Gasoline. No other consumer product today has its prices so closely scrutinized or discussed. And unless you're a three-year-old or a hermit in northern Maine, it's impossible to ignore that gas prices are very high right now. As if on cue, our elected representatives are running with this crisis-du-jour to rally their bases: Dems are taking aim at Putin and Big Oil, while Republicans are blaming Biden’s failed energy policies. But the actual story of who’s at fault here is much more complicated. Gasoline is a commodity subject to the supply and demand of the market. When demand meets supply, things are great. But when supply slips due to war, weather events, and more, everyone feels that pain at the pump. Add in Russia’s invasion of Ukraine, global economies emerging from a pandemic, and oil cartels and fossil fuel companies hesitant to “drill baby drill,” and we explain why many consumers should get used to paying $4 to $5 per gallon for a long time.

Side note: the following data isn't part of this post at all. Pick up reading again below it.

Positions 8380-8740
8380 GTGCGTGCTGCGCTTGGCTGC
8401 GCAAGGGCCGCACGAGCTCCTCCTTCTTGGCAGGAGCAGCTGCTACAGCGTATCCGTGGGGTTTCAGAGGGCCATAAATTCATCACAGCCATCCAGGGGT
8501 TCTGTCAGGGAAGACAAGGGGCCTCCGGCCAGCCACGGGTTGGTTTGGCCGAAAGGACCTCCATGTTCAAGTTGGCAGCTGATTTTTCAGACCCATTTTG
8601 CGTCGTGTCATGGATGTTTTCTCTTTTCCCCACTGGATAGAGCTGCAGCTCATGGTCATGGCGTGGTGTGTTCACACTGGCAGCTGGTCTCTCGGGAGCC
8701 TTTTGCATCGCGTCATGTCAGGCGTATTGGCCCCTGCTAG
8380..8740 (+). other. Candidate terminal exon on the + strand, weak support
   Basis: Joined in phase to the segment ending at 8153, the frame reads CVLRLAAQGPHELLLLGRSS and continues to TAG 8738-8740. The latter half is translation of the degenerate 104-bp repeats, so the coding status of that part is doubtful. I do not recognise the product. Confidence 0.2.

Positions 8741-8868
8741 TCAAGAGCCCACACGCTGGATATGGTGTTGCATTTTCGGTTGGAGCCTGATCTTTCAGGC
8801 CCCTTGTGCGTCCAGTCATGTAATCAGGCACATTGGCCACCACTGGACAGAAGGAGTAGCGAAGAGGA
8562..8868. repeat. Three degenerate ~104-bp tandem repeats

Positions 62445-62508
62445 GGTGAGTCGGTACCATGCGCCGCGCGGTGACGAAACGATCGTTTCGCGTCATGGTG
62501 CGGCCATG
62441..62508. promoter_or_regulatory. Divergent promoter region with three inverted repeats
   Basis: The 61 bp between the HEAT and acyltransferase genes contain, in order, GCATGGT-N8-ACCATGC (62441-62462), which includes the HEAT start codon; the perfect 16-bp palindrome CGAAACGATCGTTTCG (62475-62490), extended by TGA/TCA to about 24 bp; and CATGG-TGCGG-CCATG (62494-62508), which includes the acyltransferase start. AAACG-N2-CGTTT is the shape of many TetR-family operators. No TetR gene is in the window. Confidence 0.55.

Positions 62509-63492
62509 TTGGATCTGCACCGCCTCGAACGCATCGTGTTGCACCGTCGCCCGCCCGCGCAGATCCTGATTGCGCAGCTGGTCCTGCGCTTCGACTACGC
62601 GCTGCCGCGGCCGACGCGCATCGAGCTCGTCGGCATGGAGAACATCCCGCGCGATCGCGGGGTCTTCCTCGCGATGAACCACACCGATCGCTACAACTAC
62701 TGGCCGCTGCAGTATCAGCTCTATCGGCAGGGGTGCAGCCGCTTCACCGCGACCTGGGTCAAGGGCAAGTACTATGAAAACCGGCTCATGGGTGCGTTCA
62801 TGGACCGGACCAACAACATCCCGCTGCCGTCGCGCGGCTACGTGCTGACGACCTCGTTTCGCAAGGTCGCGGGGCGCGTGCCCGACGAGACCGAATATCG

How the GOP is using the Secretary of State position to install right-wing values in government